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The Flop Heard Round the World
It sounded like a question, but it was a command. Instantly, a gazillion hours of expensive and absurd motivational research went up in smoke.
Why did Breech want to name the car Edsel?
"He was brown-nosing Mr. Ford," says C. Gayle Warnock, now 91, who was the Edsel's public relations director. Warnock is also the author of the 1980 book "The Edsel Affair" and a forthcoming sequel, "The Rest of the Edsel Affair."
When Warnock heard about Breech's decision, he banged out a one-sentence memo to Krafve: "We have just lost 200,000 sales."
"I knew nobody would like that name," he explains on the phone from his home in Sweetser, Ind. "When they did interviews [about names] and asked about Edsel, people always said, 'Did you say pretzel?' "
Grilled to Imperfection
Of course, a company launching a new car needs more than just an image and a name. It also needs, you know, a car.
The Ford folks were working on that. In fact, they were building not one, not two, but 18 varieties of Edsel, including a convertible and a station wagon. Prices would range from $2,500 to $3,800 -- several hundred dollars more than comparable Fords.
The designers came up with some interesting ideas. They created a push-button transmission and put it in the middle of the steering wheel, where most cars have a horn. And they fiddled with the front end: Where other cars had horizontal chrome grilles, the Edsel would have a vertical chrome oval in its grille. It was new! It was different!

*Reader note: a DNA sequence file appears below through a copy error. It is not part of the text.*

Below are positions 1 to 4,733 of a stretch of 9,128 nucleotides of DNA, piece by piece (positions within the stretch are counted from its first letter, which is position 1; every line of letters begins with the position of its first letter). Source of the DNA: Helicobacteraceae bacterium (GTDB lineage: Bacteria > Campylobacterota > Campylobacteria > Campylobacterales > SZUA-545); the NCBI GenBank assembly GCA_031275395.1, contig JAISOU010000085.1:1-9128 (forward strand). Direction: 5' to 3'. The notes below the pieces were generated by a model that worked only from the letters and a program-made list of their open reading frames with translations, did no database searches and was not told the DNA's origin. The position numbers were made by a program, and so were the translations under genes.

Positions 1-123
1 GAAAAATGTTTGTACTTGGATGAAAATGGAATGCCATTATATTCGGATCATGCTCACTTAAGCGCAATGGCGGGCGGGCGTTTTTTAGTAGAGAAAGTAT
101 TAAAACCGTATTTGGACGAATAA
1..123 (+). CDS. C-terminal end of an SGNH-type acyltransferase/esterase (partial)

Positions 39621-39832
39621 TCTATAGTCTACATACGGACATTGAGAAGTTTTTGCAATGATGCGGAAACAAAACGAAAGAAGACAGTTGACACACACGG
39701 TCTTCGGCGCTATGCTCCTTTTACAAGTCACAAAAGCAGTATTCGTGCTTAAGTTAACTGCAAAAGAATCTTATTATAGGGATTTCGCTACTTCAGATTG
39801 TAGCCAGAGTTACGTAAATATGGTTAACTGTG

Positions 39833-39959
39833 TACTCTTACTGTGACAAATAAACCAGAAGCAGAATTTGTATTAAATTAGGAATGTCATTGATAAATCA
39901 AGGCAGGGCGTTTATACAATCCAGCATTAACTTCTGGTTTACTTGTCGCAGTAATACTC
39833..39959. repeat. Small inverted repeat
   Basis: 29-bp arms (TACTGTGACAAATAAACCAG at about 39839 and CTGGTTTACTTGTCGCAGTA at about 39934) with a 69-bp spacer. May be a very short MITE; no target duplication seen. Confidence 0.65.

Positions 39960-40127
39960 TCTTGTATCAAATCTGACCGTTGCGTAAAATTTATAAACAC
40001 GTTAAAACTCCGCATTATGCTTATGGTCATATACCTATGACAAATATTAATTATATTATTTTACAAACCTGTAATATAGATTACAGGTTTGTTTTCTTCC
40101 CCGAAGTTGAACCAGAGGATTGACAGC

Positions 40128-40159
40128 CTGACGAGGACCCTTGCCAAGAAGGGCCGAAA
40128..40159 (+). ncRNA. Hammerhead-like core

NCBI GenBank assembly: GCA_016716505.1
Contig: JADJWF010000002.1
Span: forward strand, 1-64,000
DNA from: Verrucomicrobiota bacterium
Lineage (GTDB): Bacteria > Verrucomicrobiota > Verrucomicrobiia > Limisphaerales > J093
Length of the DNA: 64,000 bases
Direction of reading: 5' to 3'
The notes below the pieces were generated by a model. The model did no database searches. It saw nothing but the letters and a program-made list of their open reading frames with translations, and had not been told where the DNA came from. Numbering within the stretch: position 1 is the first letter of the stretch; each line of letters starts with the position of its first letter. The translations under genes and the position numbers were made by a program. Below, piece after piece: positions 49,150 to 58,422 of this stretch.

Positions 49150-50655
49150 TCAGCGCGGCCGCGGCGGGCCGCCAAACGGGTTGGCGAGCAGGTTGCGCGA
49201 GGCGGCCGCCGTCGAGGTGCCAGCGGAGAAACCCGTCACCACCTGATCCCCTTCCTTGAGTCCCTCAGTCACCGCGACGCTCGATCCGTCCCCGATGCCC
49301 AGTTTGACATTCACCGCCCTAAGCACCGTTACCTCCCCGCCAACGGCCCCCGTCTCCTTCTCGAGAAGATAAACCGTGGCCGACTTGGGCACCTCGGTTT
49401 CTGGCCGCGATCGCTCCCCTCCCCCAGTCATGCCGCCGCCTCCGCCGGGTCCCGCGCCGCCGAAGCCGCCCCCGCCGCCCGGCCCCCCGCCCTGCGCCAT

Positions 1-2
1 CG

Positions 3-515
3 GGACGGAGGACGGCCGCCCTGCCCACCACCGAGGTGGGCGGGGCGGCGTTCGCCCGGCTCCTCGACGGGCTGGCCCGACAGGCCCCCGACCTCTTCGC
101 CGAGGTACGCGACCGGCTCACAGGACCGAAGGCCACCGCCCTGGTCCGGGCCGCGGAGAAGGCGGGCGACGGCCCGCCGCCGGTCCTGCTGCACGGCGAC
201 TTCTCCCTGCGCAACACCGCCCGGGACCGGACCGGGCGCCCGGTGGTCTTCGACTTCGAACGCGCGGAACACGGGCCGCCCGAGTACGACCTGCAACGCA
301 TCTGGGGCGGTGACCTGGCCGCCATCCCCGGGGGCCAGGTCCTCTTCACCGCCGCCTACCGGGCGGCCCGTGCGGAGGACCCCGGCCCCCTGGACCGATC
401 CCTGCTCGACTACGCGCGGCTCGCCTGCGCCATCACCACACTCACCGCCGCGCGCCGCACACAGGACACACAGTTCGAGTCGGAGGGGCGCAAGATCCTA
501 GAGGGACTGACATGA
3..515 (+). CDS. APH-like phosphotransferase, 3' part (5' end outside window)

Unfortunately, it didn't work. It couldn't suck in enough air to cool the engine. So they had to make it bigger. And bigger.
"They had to keep opening up that oval to get more air in there," says Jim Arnold, who was a trainee in Edsel's design shop. "And it didn't look as good."
Edsel didn't have its own assembly lines, so the cars were produced in Ford and Mercury plants, which caused problems. Every once in a while, an Edsel would roll past workers who were used to Mercurys or other Fords. Confused, they sometimes failed to install all the parts before the Edsel moved on down the line.
Cars without parts can be a problem, of course, but other aspects of the Edsel juggernaut worked perfectly -- the hype, for instance. Warnock and his PR team touted the glories of the cars, but wouldn't let anybody see them. They wouldn't even show pictures. When they finally released a photo, it turned out to be a picture of . . . the Edsel's hood ornament. And hundreds of publications actually printed it!